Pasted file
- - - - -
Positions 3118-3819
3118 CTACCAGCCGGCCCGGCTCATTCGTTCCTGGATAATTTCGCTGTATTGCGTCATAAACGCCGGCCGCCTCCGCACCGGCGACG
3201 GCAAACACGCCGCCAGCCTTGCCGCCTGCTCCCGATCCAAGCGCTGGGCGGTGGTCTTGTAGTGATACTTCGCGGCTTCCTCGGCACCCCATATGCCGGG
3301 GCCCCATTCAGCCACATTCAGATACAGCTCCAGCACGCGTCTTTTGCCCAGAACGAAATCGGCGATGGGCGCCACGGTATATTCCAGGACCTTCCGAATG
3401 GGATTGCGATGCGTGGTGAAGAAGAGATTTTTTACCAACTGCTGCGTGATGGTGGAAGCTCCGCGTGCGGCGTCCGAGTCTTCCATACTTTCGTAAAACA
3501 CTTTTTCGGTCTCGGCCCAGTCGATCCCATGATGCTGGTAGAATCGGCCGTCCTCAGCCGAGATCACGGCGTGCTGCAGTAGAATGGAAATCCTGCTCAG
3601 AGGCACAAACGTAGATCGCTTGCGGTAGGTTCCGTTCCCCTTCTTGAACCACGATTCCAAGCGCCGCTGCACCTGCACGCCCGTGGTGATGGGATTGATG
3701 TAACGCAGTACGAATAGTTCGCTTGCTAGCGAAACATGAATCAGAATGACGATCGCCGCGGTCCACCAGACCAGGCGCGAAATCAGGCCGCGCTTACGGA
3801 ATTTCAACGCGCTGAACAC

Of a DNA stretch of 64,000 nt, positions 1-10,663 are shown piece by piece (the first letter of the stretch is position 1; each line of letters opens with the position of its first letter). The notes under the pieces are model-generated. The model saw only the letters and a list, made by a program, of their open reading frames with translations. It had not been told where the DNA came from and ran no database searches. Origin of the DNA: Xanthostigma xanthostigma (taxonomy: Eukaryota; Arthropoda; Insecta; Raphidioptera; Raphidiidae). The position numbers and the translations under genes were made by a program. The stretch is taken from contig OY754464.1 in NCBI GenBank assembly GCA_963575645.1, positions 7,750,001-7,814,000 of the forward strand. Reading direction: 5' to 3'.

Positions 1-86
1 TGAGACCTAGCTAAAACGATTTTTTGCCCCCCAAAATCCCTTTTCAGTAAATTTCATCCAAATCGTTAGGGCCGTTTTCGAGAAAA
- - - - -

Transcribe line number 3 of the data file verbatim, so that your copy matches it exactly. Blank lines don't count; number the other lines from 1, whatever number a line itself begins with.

3201 GCAAACACGCCGCCAGCCTTGCCGCCTGCTCCCGATCCAAGCGCTGGGCGGTGGTCTTGTAGTGATACTTCGCGGCTTCCTCGGCACCCCATATGCCGGG